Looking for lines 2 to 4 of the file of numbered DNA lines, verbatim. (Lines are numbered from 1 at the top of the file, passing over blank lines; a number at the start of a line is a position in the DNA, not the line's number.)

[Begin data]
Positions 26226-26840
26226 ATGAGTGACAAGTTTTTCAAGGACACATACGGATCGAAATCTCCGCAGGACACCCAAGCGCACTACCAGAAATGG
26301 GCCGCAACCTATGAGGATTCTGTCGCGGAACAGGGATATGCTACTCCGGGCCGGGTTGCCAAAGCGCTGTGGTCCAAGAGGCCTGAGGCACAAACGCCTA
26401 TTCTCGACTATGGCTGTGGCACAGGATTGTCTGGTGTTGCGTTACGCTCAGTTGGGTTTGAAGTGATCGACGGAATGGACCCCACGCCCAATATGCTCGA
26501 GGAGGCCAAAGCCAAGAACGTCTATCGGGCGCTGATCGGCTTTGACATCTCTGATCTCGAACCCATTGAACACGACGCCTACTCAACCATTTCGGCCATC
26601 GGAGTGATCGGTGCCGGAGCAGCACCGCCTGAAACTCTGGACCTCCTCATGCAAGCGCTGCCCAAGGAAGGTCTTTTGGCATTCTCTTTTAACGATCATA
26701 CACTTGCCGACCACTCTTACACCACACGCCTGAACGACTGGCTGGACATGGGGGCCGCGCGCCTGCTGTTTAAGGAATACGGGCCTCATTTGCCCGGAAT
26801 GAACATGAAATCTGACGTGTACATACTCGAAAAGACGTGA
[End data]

26226 ATGAGTGACAAGTTTTTCAAGGACACATACGGATCGAAATCTCCGCAGGACACCCAAGCGCACTACCAGAAATGG
26301 GCCGCAACCTATGAGGATTCTGTCGCGGAACAGGGATATGCTACTCCGGGCCGGGTTGCCAAAGCGCTGTGGTCCAAGAGGCCTGAGGCACAAACGCCTA
26401 TTCTCGACTATGGCTGTGGCACAGGATTGTCTGGTGTTGCGTTACGCTCAGTTGGGTTTGAAGTGATCGACGGAATGGACCCCACGCCCAATATGCTCGA